“The future is in the skies,” Turkey’s founding father Kemal Ataturk told the country’s newly formed parliament. Months later, in 1925 against the backdrop of a sweeping modernization campaign, the country’s first aviation oversight body, the Turkish Aeronautical Association was founded, followed shortly thereafter by a national carrier, of sorts.
Aviation was so central to Ataturk’s vision that the incipient national carrier was established as its own entity within the department of defense. In those first years, a well-established aviation program was regarded as critical to the national well-being.
Almost 100 years later, that patriotic ambition still inspires Turhan Özen, chief cargo officer for Turkey’s national carrier Turkish Airlines. “The year 2023 is the 100th anniversary of Turkish Republic, and we envision Turkish Cargo within the top five global air cargo providers,” Özen said. “It is a challenging position, but I find it very exciting, as well as motivating.”
What Özen hopes to achieve is almost unprecedented, and for most carriers, unachievable. But, a combination of political, economic and geographical factors suggest that Turkish Cargo could pull off one of the most ambitious expansions in the airfreight business – and it’s already outpacing the competition, rising six places to No. 22 in this year’s “Freight 50” list of top cargo carriers. In short, Turkish Cargo, is betting that it can outpace the competition and track long-term growth in a notoriously cyclical market by offering shippers a better deal, better routes and better service.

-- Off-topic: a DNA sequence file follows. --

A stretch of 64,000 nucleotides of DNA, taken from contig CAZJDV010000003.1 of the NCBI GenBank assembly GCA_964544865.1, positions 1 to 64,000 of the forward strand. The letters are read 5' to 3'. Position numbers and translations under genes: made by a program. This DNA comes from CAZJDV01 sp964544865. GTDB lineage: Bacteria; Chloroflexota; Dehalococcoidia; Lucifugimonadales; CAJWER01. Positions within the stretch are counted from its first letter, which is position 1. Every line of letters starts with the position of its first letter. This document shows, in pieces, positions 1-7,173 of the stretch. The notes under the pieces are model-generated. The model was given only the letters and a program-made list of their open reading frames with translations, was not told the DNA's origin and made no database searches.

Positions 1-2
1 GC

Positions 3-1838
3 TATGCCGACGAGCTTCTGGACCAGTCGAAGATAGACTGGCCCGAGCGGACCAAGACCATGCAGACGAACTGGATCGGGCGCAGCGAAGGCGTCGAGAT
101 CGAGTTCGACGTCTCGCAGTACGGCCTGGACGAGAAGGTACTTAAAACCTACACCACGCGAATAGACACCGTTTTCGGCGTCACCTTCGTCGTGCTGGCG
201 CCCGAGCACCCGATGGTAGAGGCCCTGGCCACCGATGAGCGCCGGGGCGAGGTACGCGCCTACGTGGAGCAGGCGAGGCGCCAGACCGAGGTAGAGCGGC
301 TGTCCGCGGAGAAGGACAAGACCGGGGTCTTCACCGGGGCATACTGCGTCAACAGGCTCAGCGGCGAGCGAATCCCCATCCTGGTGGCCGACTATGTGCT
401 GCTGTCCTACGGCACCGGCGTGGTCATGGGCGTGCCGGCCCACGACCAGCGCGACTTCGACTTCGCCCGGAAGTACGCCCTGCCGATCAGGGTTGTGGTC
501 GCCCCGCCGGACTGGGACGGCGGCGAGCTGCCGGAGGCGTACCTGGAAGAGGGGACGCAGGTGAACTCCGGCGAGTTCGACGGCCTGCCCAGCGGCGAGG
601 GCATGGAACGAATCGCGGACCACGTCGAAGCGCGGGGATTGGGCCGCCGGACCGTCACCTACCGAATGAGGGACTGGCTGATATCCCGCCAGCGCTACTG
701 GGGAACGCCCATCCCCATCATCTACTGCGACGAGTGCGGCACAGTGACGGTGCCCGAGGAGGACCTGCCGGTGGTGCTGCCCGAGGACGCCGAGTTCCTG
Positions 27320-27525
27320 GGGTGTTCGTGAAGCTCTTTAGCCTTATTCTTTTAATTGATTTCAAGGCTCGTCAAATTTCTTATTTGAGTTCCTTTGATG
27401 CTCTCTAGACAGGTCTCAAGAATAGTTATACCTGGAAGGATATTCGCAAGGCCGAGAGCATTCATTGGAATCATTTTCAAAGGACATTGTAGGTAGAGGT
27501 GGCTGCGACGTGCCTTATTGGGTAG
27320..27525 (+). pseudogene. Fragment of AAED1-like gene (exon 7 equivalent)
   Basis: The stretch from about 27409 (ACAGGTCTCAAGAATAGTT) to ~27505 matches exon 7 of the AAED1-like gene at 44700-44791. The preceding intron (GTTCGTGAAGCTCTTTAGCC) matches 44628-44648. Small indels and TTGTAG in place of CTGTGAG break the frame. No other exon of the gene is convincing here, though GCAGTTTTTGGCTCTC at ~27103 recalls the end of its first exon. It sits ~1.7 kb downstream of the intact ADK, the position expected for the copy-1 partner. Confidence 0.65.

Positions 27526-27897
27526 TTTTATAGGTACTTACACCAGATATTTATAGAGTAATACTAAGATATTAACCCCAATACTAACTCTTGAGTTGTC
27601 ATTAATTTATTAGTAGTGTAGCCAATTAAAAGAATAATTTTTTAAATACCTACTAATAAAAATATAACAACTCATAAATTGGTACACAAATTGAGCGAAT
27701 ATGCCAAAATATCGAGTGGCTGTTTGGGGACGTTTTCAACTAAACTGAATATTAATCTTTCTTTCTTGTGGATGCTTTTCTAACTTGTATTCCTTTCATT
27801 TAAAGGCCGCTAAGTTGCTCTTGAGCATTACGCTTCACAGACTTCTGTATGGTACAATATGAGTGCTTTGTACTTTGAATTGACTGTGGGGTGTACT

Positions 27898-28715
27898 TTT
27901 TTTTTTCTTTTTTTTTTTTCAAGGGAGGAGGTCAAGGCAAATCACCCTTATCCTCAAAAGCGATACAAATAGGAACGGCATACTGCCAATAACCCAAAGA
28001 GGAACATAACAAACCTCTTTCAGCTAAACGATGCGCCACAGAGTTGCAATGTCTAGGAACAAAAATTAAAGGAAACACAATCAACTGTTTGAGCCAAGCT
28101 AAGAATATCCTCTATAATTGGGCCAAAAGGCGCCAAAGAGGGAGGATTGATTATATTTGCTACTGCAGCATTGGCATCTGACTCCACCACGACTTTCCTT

Change is in the air
One hundred years ago, airfreight was an afterthought, useful for mail and military logistics but largely separate from economic activity. However, recent developments at Turkish Airways underscore just how much the paradigm has changed since Ataturk weighed in on the matter. While Turkish Airlines has spent the last few decades growing into one of the largest passenger operations in the world, its cargo potential remains underutilized, and now, the carrier has set about changing that.
“This is the first time that the cargo business has a C-level executive,” Özen said. And while many other legacy carriers have spent the last decade divesting of their freighters, Özen is going all in. Turkish Airlines recently amendeded an order with Boeing, requesting two 777 freighters instead of passenger 777s. Özen added that, with a bigger freighter fleet, Turkish Cargo could better optimize its network. He explained that, “the two new 777F’s, which will join our fleet by the end of this year, will increase our cargo coverage, especially on the long hauls.”
While Turkey’s current president, Recep Tayyip Erdogan has forged an ideological path that diverges from the secular principles of the country’s founder, the two leaders’ ideologies re-converge around the centrality of aviation. Erdogan promoted the Istanbul New Airport despite widespread resistance from environmental and political opposition, making the megaproject central to Turkish identity. “Our [Turkey’s] biggest difference is that we can handle problems which normally could bring any other country to its knees and projects which could make every country prosperous at the same time,” he said.
With unflinching government backing, the project is moving forward quickly.
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